Friday, May 1, 2020

Corona Fridays: We must remember what we're learning

On the second Wednesday in March 2020, the world officially shifted, but few of us noticed. 

Not much changed on that day. We went to work, attended school, stopped for groceries on the way home, The day was not etched in our memories like 9/11/2001 or 11/22/1963, or 12/7/1941, or 10/28/1929.

March 11, 2020, however, is considered the official start of the COVID-19 pandemic, so declared by the World Health Organization (WHO). People were already dying; however, mostly in places where we weren’t. 

Six weeks later, over 200,000 thousand (and probably more) had died worldwide and over 60,000 in the US. Today, it would be difficult to find any person over age 5 who hasn’t felt the pandemic personally: from small business owners who have closed their doors, to high school seniors who will never dance the night away at prom, to health care workers frustrated by the lack of personal protective equipment for themselves and their patients, to panicked seniors in nursing homes which have become virus hotspots. 

There are hundreds of thousands of different stories happening every day … tragedies, comedies, stories of courage and cowardice, greed and generosity, inspiration and abject depression. Most of these will be lost in the normal fog of memory long before this pandemic is actually over. That’s the way memory works … only the sharp, momentary memories last, making such deep impressions that we remember the details of the day, where we were, who we were with, how we felt.

This pandemic, the most significant, 
widespread event of our generation, 
deserves to be remembered. 

The pandemic is proving to be a universal teacher, revealing things about us personally, as cultures, and as a planetary society. Many have already described it as a wake-up call, although our normal reaction is to go back to sleep. When an event continues over a long period of time, something called interference writes current events over previous memories until yesterday is a fading shadow.

How can we remember the lessons of the pandemic? 
Make notes.

If someone asked you today if you would forget this pandemic, you would most likely respond, “Of course not!”  How could anyone forget the isolation, the lost sports and movies and cultural events, school children with no schools to go to, millions of unemployed with no incomes? How could you forget the sight of kangaroos hopping through an empty street, the crisp views of the mountains from the LA basin, the heartbreaking images of bodies being loaded onto a semi-truck in New York City, the unsafely-distanced, assault-rifle-bearing protestors screaming at police wearing protective face masks?

But, you will: it’s the way our brains work. There’s only one way to truly capture these memories and lessons … take notes, now, in real time. Whether it’s in a journal, an electronic notebook, photographs or videos, or letters to yourself, a child, or your cat …  record the pandemic from your own perspective. What was life like Before Corona and what did life become After Corona?
Harvard Health Publishing stated in an article on memory:

"You are most likely to forget information soon after you learn it. However, memory has a use-it-or-lose-it quality: memories that are called up and used frequently are least likely to be forgotten.”
Each of us has different circumstances that influence our individual perspectives … people who have lost loved ones see it differently than people who have not been touched by sickness. People who can work from home are less affected than small business owners or gig employees who no longer have an income. And, single moms doing everything including home-schooling their children live in a different world from retirees on Social Security.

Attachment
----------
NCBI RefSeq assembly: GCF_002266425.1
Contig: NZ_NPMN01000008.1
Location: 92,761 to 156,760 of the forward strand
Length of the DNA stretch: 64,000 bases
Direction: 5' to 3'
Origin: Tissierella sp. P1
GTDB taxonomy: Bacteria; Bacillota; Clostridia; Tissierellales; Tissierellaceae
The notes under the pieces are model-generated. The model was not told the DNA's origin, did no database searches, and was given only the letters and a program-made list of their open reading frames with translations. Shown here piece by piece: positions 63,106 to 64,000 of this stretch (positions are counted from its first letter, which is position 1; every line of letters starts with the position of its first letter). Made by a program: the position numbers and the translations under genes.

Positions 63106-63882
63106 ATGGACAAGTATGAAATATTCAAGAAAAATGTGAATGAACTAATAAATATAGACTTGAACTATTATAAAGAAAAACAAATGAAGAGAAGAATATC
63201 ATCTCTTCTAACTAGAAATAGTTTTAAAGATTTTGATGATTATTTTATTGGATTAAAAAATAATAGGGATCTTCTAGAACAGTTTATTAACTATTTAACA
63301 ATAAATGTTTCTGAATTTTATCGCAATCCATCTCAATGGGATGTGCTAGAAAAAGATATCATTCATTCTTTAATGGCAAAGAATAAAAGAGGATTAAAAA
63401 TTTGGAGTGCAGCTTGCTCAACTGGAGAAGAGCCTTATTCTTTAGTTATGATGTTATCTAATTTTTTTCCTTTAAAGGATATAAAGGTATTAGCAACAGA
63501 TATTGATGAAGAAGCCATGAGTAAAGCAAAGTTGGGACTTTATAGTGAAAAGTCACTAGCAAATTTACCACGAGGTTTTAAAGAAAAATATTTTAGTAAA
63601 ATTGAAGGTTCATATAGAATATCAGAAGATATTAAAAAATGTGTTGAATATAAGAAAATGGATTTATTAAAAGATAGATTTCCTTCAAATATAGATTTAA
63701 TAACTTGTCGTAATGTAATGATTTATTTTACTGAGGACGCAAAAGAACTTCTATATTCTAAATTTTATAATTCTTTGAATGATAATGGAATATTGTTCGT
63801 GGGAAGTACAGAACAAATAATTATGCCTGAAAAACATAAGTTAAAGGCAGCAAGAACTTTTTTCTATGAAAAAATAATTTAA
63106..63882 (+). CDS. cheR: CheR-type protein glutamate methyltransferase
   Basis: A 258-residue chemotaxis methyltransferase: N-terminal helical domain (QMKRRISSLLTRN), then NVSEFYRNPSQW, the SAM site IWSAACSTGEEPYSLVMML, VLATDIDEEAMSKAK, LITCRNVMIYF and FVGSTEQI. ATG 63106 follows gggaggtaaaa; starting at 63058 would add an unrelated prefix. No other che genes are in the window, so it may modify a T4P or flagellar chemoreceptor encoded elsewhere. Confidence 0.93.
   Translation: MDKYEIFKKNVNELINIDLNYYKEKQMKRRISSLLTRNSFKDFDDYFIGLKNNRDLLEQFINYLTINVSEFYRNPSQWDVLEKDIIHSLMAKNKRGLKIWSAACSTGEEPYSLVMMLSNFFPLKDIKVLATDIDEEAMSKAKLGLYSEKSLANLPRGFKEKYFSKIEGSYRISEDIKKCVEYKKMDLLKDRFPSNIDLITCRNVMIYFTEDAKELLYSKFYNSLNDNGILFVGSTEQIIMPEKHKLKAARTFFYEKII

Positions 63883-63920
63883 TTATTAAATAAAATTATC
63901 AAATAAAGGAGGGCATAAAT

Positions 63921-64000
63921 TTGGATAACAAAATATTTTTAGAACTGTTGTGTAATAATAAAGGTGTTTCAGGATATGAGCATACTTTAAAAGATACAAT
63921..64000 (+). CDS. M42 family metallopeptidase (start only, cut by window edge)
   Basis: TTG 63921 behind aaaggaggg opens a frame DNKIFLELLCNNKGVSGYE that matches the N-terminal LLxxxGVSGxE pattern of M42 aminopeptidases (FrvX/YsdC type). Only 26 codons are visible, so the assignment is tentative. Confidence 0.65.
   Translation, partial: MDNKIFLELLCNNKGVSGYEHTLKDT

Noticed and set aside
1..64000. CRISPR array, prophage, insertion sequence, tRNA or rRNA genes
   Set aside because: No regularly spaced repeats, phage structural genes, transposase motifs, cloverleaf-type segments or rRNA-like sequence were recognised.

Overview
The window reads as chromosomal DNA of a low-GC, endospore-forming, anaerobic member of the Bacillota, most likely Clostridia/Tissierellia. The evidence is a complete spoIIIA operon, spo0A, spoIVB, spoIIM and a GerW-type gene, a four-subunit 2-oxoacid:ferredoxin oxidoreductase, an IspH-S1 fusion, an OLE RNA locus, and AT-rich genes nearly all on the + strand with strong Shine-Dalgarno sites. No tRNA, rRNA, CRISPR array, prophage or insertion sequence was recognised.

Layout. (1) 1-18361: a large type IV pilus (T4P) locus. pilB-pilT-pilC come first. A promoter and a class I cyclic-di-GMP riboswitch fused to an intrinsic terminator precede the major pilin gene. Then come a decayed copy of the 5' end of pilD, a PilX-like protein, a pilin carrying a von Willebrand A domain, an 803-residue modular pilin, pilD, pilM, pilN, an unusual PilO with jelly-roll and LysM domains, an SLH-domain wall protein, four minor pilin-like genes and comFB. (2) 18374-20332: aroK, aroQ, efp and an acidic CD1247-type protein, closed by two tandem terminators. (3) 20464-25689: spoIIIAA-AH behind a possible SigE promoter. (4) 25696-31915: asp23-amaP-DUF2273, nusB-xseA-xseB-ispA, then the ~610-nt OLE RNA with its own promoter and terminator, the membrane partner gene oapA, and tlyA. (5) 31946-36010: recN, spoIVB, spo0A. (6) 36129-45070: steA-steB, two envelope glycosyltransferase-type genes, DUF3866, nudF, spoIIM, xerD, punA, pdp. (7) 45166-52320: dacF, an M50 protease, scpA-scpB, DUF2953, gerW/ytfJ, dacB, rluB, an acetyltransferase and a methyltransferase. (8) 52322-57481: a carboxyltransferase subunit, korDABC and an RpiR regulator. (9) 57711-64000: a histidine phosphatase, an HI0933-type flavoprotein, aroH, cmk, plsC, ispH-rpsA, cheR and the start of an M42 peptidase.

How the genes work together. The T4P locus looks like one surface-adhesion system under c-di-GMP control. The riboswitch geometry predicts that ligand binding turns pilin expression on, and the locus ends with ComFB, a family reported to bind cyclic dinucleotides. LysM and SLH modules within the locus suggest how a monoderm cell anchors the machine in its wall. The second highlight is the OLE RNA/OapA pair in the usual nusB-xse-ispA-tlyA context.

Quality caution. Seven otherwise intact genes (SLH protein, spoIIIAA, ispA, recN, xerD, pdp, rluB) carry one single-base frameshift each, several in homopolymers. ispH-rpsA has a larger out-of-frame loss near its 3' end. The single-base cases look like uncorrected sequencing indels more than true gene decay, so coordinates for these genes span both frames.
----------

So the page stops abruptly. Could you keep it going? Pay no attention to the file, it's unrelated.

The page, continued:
Tell your story

Elie Wiesel, Holocaust survivor and winner of the Nobel Peace Prize in 1986, stated, "Whoever survives a test, whatever it may be, must tell the story.” Wiesel made it his life work to bear witness to the genocide committed by the Nazis during World War II.

Each of us does not have to make this our life’s work, however, making notes on your pandemic experience will help you make sense of it and could help your children and grandchildren better understand a challenge being experienced by the entire planet in a way that changed everything.

Questions to help you get started:
  • Where was I when the coronavirus became real to me?
  • What new awarenesses do I have now?
  • How have my values changed during these days?
  • What have I discovered about myself?
  • What have I missed most?
Corona Curiosity: My note-taking “journal"

I am a blogger and a photographer, so by early March, I already needed an outlet for all I was seeing, learning, and feeling. Since I had recently started making small, photoessay books, it made sense to start one for the pandemic. Most of these little books are about 30 pages, mainly photos and a few words. 
I didn’t realize the pandemic would be so big or go on for so long. By the end of April, it was at 72 pages and growing daily. Obviously, it was going to have to stop somewhere. 
At this writing, I still don’t know when the pandemic will end, nor when Corona Curiosity will be complete. However, I do know that doing this work is helping me feel grounded as I observe the reactions of the world, try to find the lessons, and feel more gratitude for my life and health and for the friends and family who are on this journey also.
You can see Corona Curiosity in it’s work-in-progress state in a magazine format here: Corona Curiosity, day-by-day glimpses of a pandemic. Unfortunately, it hasn’t been adapted for phone viewing yet.

If you have any questions about how to capture your pandemic notes or tell your story, I would love to hear from you ... just leave a comment below. 
Stay safe and find ways to feed your creative spirit. 

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